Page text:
Google released a batch of smartphone usage data today based on a new study it commissioned from market research firm Ipsos OTX, based on a survey of more than 5,000 U.S. smartphone users at the end of 2010. The upshot of the findings: people are using smartphones a lot for searching and shopping businesses, and advertisers should have a strong mobile presence and use the medium for marketing.
Among the highlights: 79% of smartphone consumers use their phones to help with shopping; 74% of smartphone shoppers make a purchase, whether online, in-store, or on their phones; 88% of those who look for local information on their smartphones take action within a day; and 82% of smartphone users notice mobile ads. More data points from the study can be found here. (Google is hosting a Webinar on the research tomorrow.)
The usage rates are 70% or higher for many of the mobile activities spotlighted in a Google blog post about the study -- a gaudy list of figures the search giant no doubt hopes will leave marketer's mouths' watering over mobile advertising. With its early lead in mobile search, its AdMob purchase, Android, and plans to harness near-field communication (NFC) technology for mobile commerce and advertising, Google has made little secret of its ambitions for the emerging medium.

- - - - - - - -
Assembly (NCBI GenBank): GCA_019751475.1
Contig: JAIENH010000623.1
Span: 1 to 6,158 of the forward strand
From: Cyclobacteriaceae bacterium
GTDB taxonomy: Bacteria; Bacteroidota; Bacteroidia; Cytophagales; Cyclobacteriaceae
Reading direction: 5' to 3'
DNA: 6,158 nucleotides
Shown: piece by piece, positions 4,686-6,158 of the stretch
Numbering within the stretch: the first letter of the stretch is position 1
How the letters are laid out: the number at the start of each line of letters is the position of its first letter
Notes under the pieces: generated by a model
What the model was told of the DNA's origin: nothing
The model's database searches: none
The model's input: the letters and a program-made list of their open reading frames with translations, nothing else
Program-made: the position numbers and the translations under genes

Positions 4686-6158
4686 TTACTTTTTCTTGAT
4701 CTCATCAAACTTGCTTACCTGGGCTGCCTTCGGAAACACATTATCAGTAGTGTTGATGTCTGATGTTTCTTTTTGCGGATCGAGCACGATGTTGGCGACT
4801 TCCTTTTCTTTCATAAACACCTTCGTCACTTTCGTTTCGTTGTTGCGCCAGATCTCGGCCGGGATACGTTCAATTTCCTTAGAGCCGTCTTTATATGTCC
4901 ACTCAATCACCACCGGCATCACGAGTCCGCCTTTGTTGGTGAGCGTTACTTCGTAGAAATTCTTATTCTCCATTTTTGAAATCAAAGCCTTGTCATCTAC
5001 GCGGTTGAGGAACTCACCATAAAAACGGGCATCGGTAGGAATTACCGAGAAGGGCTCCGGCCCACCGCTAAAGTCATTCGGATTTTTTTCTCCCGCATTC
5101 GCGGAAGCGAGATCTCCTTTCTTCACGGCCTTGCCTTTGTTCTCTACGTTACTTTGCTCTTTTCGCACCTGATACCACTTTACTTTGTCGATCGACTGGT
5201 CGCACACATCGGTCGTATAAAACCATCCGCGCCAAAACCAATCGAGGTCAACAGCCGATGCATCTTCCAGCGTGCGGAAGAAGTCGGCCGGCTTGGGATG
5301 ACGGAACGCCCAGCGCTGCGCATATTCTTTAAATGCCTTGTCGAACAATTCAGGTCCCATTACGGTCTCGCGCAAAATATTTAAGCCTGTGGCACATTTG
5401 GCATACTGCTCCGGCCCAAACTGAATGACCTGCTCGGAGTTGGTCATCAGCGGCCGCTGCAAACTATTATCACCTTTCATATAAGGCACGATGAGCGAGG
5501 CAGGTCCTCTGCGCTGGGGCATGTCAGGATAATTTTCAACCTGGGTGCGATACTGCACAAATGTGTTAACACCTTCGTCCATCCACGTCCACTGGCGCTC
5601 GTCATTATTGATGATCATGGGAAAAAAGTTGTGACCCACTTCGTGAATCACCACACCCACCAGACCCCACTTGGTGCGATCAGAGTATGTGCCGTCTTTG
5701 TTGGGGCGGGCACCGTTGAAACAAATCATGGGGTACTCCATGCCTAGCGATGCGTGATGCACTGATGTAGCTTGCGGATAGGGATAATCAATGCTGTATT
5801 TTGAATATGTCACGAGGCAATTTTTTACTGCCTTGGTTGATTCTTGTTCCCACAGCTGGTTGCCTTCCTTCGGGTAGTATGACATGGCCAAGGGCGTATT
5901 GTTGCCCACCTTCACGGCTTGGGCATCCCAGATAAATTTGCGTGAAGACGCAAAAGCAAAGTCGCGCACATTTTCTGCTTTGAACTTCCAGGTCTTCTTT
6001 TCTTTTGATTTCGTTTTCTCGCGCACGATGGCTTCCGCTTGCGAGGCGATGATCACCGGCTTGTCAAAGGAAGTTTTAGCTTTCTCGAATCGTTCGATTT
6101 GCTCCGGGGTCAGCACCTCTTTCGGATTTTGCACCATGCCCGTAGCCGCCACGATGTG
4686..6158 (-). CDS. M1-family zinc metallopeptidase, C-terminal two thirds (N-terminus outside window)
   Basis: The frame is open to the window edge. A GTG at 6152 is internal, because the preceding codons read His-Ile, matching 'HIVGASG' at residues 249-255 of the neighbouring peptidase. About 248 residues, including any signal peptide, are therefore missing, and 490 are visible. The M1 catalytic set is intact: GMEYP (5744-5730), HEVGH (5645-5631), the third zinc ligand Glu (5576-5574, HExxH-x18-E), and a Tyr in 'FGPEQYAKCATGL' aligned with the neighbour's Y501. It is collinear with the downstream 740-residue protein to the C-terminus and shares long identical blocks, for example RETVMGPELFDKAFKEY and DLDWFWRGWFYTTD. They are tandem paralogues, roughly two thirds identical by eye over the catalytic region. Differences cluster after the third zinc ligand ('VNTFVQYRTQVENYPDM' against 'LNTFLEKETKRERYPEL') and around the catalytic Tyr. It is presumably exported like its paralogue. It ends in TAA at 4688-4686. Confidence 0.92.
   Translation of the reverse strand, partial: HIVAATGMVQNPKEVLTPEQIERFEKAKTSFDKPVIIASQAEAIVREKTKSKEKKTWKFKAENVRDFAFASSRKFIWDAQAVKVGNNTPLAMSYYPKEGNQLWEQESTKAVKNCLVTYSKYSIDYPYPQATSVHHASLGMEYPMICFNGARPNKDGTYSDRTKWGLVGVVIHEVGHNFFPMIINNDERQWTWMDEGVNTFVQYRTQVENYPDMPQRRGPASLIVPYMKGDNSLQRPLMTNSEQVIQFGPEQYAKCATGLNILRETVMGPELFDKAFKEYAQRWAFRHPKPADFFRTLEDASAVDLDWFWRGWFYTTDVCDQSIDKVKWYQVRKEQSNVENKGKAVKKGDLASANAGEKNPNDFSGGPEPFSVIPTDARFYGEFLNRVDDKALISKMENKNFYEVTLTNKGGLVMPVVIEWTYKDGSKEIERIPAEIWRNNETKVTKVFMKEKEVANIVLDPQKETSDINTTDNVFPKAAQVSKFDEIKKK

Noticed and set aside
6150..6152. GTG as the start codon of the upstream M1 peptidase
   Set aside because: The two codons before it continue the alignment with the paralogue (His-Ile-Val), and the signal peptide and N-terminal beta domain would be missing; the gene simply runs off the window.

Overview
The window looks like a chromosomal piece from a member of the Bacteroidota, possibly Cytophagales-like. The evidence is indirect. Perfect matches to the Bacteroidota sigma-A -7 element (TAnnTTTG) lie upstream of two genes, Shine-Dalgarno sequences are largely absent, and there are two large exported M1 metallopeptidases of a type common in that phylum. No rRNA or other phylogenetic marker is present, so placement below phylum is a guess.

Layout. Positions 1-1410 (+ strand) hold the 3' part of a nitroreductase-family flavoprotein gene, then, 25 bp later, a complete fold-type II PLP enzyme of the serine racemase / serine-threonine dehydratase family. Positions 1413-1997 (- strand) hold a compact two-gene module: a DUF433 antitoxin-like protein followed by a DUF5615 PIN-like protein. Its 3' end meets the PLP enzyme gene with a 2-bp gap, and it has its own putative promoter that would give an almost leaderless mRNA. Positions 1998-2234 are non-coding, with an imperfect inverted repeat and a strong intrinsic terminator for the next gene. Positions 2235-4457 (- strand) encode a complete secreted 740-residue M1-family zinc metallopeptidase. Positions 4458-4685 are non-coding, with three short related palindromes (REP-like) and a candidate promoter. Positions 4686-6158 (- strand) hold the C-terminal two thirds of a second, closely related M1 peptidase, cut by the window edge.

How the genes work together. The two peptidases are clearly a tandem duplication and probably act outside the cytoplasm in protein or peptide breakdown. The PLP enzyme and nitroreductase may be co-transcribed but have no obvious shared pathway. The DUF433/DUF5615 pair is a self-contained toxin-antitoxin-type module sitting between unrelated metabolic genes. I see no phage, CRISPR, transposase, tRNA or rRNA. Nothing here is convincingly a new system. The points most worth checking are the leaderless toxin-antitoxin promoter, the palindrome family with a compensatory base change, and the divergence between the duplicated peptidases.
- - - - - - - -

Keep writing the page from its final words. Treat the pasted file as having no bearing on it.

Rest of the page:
So the more evidence it can provide to convince advertisers and agencies to ramp up mobile efforts, the better for Google's new growth business. The numbers from the Google/Ipsos study, though, seem a tad aggressive, especially concerning mobile advertising. For example, half of the 82% of smartphones users who have seen an ad have taken an action, according to the research. Of that half, 49% have made a purchase, 42% have clicked on an ad and 35% have visited a Web site. That equates to a roughly 25% conversion rate for purchases -- very high by any standard.
But do people buying 99-cent apps account for a high proportion of those purchases? It would be interesting to know what range of goods or services people are buying through their phones to get a better fix on what's driving the conversions.
That's where more qualitative data about mobile advertising would help to fill out the picture for marketers beyond the topline quantitative numbers. And given Google's self-interest in commissioning and publicizing research that points to high ROI in mobile advertising, those numbers should be taken with a large grain of salt.